Women’s Prize for Fiction Longlist

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Catriona Fida gives us the lowdown on this years Women’s Prize for Fiction longest before the release of the shortlist on 22nd April.

The Women’s Prize for Fiction is the UK’s most esteemed literary award celebrating fiction by women authors. Now in its 25th year, the award is back and the longlist has been announced!

In curating the list, the judges have recognised certain overlapping themes in this year’s longlist, including topics such as identity, migration and tense political climates. It has been recorded that judge chair, Martha Lane Fox, read a whopping 152 novels before narrowing down the final list to 16. Joining Martha on the judging panel are writer and activist Scarlett Curtis, writer and activist Melanie Eusebe, co-founder of the Black British Business Awards and author, Viv Groskop, and Paula Hawkins, international bestselling author.

Here is a list of the 16 titles that have been nominated for this year’s longlist:

  • Djinn Patrol on the Purple Line by Deepa Anappara
  • Fleishman is in Trouble by Taffy Brodesser-Akner
  • Queenie by Candice Carty-Williams
  • Dominicana by Angie Cruz
  • Actress by Anne Enright
  • Girl, Woman, Other by Bernardine Evaristo
  • Nightingale Point by Luan Goldie
  • A Thousand Ships by Natalie Haynes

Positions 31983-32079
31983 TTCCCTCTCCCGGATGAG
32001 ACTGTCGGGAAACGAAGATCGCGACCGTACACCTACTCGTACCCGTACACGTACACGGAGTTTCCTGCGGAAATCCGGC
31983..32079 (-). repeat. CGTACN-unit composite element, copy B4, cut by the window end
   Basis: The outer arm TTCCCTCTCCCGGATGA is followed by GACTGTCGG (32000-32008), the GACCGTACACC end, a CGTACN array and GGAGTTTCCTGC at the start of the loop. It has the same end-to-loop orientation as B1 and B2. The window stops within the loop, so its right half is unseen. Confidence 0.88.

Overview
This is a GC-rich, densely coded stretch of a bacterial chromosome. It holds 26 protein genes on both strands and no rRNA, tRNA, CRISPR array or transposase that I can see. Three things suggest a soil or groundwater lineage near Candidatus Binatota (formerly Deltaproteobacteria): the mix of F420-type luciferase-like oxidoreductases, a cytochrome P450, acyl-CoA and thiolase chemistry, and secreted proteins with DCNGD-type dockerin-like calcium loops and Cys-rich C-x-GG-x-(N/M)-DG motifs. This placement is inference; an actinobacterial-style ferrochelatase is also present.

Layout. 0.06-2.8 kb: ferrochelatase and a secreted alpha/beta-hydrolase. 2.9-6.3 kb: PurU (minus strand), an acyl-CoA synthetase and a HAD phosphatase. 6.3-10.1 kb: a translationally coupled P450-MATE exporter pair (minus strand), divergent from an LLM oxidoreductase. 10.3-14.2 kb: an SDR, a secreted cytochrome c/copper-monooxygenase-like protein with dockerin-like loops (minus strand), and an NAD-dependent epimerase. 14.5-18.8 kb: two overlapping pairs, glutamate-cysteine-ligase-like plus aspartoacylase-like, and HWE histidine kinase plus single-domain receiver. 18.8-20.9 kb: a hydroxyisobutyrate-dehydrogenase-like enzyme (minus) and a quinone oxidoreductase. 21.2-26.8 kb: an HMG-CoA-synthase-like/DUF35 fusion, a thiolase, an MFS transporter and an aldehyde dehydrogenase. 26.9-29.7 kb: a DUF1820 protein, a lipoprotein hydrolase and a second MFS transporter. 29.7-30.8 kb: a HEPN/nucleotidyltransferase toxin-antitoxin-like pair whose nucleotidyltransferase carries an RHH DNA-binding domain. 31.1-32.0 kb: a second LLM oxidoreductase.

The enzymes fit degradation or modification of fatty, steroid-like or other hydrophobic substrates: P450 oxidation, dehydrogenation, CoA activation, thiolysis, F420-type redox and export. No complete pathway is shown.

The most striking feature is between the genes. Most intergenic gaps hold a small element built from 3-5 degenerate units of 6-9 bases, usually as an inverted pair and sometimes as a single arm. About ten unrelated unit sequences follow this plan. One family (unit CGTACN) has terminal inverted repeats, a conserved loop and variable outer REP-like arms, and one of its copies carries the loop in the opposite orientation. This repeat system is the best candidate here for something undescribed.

• How We Disappeared by Jing-Jing Lee
  • The Most Fun We Ever Had by Claire Lombardo
  • The Mirror and the Light by Hilary Mantel
  • Girl by Edna O’ Brien
  • Hamnet by Maggie O’ Farrell
  • Weather by Jenny Offill
  • The Dutch House by Ann Patchett
  • Red at the Bone by Jacqueline Woodson

Now onto my thoughts. In all honesty, I would love to see Bernadine Evaristo win this one. Not only is Girl, Woman, Other one of my favourite books of all time, but I also think with the Booker Prize fiasco now firmly in the past, Evaristo definitely deserves to win a prize she doesn’t have to share.

If Girl Woman Other isn’t to win, then I would really hope that one of the ‘newcomers’ does. Of course, I believe the prize should be awarded to the best book, but prizes like the Women’s Prize offer amazing opportunities for debut and lesser-known authors to boost sales and promote their personal brand. While I have not yet read any of the other novels, Queenie, Girl and Djinn Patrol on the Purple Line are on my ‘to be read’ list and I’ve heard a lot of great things about all three.

In particular, Carty-Williams’ Queenie is a book that has taken the world by storm since it was first published a year ago. For its popularity on social media alone, it should be up there in the shortlist. Similarly, Djinn Patrol on the Purple Line is a debut novel from Anappara which has already been widely praised (since being published in January) for how it manages to convey real injustice, whilst still being funny and immersive. Out of all the books on the longlist, to me, this one sounds the most unique.

Amongst these newer authors, there were also quite a few established authors that made the list. For example, Hilary Mantel has previously won the Booker prize twice for her historical trilogy about the life of Thomas Cromwell and so has Anne Enright with her novel, Actress. The longlist also features Ann Pratchett, who previously won the Women’s prize in 2002 with her novel, Bel Canto.

The shortlist will be announced on 22 April and the winner, who will receive a cheque for £30,000, on 3 June.

Featured image by Frankie Stevens

 

 

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